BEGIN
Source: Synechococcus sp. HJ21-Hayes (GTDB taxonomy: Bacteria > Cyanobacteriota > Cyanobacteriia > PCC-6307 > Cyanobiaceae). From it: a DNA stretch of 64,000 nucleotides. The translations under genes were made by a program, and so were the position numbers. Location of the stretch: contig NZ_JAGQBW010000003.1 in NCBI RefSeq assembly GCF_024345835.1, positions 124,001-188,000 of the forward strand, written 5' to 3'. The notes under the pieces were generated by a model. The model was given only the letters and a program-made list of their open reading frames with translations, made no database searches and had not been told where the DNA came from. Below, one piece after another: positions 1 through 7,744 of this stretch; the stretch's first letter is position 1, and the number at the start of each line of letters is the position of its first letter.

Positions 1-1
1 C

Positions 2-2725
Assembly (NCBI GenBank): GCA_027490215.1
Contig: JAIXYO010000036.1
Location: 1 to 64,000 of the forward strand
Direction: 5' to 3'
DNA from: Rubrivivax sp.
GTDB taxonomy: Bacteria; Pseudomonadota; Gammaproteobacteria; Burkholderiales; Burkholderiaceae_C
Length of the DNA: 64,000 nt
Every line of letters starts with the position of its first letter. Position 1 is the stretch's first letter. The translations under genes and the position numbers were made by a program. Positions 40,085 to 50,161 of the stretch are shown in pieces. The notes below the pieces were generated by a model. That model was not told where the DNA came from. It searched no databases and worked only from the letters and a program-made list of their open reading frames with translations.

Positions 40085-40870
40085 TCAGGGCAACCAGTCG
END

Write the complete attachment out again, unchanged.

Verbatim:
Source: Synechococcus sp. HJ21-Hayes (GTDB taxonomy: Bacteria > Cyanobacteriota > Cyanobacteriia > PCC-6307 > Cyanobiaceae). From it: a DNA stretch of 64,000 nucleotides. The translations under genes were made by a program, and so were the position numbers. Location of the stretch: contig NZ_JAGQBW010000003.1 in NCBI RefSeq assembly GCF_024345835.1, positions 124,001-188,000 of the forward strand, written 5' to 3'. The notes under the pieces were generated by a model. The model was given only the letters and a program-made list of their open reading frames with translations, made no database searches and had not been told where the DNA came from. Below, one piece after another: positions 1 through 7,744 of this stretch; the stretch's first letter is position 1, and the number at the start of each line of letters is the position of its first letter.

Positions 1-1
1 C

Positions 2-2725
Assembly (NCBI GenBank): GCA_027490215.1
Contig: JAIXYO010000036.1
Location: 1 to 64,000 of the forward strand
Direction: 5' to 3'
DNA from: Rubrivivax sp.
GTDB taxonomy: Bacteria; Pseudomonadota; Gammaproteobacteria; Burkholderiales; Burkholderiaceae_C
Length of the DNA: 64,000 nt
Every line of letters starts with the position of its first letter. Position 1 is the stretch's first letter. The translations under genes and the position numbers were made by a program. Positions 40,085 to 50,161 of the stretch are shown in pieces. The notes below the pieces were generated by a model. That model was not told where the DNA came from. It searched no databases and worked only from the letters and a program-made list of their open reading frames with translations.

Positions 40085-40870
40085 TCAGGGCAACCAGTCG